In 1973, DIC introduced nematic LCs with a useful life of 10,000 hours, becoming the first company in the world to commercialize nematic LCs that delivered a commercially viable level of performance. This achievement earned the Company considerable praise both in Japan and overseas.

In the same year, Sharp Corporation launched the Compet (EL-805), the world's first pocket electronic calculator incorporating a liquid crystal display (LCD) made with liquid crystals supplied by DIC—an achievement that was to usher in the age of LCDs.

1986In a bid to reinforce its global competitiveness, DIC acquires the graphic arts materials division of U.S. firm Sun Chemical

1986 In a bid to reinforce its global competitiveness, DIC acquires the graphic arts materials division of U.S. firm Sun Chemical

In December 1986, DIC acquired the graphic arts materials division of Sun Chemical Corporation, a leading U.S. chemicals firm, with which it had enjoyed a cooperative business relationship since 1954. At the time, the division, which had reported fiscal 1985 sales of approximately $560 million—accounting for 63% of Sun Chemical's net sales for the year—and operating income of about $40 million, qualified as the largest manufacturer of printing inks and organic pigments in the United States, in terms of both business scale and performance.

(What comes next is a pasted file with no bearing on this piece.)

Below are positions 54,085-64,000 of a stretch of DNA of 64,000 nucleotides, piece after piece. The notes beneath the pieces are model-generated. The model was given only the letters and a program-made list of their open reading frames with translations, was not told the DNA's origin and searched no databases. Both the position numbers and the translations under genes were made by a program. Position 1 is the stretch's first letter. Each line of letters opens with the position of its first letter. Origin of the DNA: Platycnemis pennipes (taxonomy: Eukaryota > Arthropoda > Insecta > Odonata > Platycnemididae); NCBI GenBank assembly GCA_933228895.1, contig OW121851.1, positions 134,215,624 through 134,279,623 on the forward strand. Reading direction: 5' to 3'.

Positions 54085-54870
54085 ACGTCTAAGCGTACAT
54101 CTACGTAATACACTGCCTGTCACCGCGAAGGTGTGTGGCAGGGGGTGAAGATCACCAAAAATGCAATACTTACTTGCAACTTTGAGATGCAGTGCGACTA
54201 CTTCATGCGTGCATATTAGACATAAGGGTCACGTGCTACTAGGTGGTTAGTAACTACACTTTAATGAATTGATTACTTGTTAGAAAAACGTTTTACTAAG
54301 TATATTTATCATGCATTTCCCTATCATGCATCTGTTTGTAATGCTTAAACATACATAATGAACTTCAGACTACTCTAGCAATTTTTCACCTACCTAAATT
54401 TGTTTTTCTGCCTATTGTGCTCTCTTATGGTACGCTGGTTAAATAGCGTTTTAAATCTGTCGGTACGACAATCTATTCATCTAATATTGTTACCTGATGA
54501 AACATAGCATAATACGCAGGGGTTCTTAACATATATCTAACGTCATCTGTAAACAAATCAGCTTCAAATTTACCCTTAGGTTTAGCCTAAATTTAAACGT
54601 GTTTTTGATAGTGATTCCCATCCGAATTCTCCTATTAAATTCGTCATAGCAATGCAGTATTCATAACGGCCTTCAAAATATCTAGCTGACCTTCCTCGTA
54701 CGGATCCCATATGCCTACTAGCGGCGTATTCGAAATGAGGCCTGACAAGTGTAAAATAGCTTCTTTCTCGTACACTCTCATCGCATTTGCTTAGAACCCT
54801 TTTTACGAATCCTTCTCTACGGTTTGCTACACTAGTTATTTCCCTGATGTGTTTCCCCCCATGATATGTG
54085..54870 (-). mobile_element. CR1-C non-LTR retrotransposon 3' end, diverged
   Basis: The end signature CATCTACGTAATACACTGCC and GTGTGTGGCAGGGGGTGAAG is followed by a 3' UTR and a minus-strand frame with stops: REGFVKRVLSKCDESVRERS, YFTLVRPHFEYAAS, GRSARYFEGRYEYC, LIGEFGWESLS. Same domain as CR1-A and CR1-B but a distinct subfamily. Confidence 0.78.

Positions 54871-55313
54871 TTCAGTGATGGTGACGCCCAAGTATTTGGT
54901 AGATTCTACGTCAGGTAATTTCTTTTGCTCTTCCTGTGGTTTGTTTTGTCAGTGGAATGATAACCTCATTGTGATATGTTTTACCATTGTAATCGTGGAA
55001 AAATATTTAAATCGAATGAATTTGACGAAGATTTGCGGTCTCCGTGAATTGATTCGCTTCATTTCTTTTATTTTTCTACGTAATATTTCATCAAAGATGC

With the acquisition, DIC took over the Sun Chemical company name, head office and central R&D laboratory, as well as the graphic materials division's 13 production and sales facilities and 3,800 employees in the United States and overseas. This transformed DIC into the world's top manufacturer of printing inks, with a global market share of 13%, and the third-largest manufacturer of organic pigments. These two businesses, combined with its printing supplies business, meant that DIC was now the world's largest manufacturer of graphic arts materials.